5. Parties’ Contentions
The Complainant contends that the Domain Name is confusingly similar to its TAMIFLU mark, and that the Respondent has no rights or legitimate interests in the Domain Name. The Complainant infers that the Respondent registered and used the well-known and distinctive mark in the Domain Name to mislead Internet users for commercial gain.
The Respondent did not reply to the Complainant’s contentions.
6. Discussion and Findings
Paragraph 4(a) of the Policy provides that in order to divest a respondent of a disputed domain name, a complainant must demonstrate each of the following:
(i) the disputed domain name is identical or confusingly similar to a trademark or service mark in which the complainant has rights; and
(ii) the respondent has no rights or legitimate interests in respect of the disputed domain name; and
(iii) the disputed domain name has been registered and is being used in bad faith.
Under paragraph 15(a) of the Rules, “A Panel shall decide a complaint on the basis of the statements and documents submitted and in accordance with the Policy, these Rules and any rules and principles of law that it deems applicable.”
A. Identical or Confusingly Similar
The Complainant indisputably holds registered TAMIFLU trademarks. The Domain Name incorporates this mark in its entirety, adding a hyphen and the French word “acheter” ( “to buy”). This generic addition does not avoid confusion with the mark. It serves rather to heighten the likelihood of confusion, as the Respondent’s website is in the French language and offers TAMIFLU for purchase online.
UDRP panels customarily treat the first element of a Policy complaint as a standing requirement, which simply requires “a straightforward visual or aural comparison of the trademark with the alphanumeric string in the domain name”; some panels refer as well to the “overall impression” created by the domain name. See WIPO Overview of WIPO Panel Views on Selected UDRP Questions, Second Edition (“WIPO Overview 2.0”), paragraph 1.2. The Panel finds that these tests are met in this case and concludes that the Domain Name is confusingly similar to the Complainant’s TAMIFLU mark for purposes of the first element of the Policy.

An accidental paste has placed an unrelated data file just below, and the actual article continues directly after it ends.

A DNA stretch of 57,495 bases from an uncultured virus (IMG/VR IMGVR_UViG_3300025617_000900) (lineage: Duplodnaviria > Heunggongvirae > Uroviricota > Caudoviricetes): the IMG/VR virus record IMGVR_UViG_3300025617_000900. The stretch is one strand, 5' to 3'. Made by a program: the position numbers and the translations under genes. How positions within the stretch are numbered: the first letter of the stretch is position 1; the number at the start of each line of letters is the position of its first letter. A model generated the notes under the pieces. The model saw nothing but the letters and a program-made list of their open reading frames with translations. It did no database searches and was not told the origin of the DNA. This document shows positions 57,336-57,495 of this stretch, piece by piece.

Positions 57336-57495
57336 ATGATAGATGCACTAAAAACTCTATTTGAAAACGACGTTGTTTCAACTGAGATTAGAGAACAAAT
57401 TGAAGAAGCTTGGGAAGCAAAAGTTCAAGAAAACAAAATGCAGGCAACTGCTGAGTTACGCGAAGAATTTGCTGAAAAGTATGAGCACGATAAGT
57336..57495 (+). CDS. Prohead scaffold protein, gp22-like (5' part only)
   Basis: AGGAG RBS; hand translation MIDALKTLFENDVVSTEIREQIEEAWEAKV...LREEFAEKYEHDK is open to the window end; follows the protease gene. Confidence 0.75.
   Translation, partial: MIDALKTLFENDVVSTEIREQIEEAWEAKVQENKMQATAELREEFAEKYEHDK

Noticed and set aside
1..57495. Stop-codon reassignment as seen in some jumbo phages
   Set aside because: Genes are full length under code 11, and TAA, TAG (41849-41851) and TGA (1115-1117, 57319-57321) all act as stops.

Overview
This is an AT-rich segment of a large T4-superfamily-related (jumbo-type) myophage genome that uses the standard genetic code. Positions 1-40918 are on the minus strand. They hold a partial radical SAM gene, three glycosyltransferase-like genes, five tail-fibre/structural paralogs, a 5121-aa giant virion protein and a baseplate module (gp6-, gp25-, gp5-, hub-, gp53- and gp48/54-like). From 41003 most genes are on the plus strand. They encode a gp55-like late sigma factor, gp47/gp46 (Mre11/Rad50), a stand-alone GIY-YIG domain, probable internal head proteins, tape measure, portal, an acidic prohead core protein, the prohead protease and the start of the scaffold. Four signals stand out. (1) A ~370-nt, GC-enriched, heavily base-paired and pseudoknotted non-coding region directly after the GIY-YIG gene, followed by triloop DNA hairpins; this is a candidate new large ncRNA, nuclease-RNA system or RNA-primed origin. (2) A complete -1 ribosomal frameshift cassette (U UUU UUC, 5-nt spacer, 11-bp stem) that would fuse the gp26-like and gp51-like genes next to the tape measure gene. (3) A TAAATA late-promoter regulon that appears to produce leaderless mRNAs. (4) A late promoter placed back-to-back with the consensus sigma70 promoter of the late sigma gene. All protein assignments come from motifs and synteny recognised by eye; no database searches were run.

B. Rights or Legitimate Interests
Paragraph 4(c) of the Policy gives non-exclusive examples of instances in which the Respondent may establish rights or legitimate interests in the Domain Name, by demonstrating any of the following:
(i) before any notice to it of the dispute, the Respondent’s use of, or demonstrable preparations to use, the Domain Name or a name corresponding to the Domain Name in connection with a bona fide offering of goods or services; or
(ii) that the Respondent has been commonly known by the Domain Name, even if it has acquired no trademark or service mark rights; or
(iii) the Respondent is making a legitimate noncommercial or fair use of the Domain Name, without intent for commercial gain to misleadingly divert consumers or to tarnish the trademark or service mark at issue.
Since a respondent in a UDRP proceeding is in the best position to assert rights or legitimate interests in a disputed domain name, it is well established that after a complainant makes a prima facie case, the burden of production to show rights or legitimate interests in the domain name shifts to the respondent. See WIPO Overview 2.0, paragraph 2.1.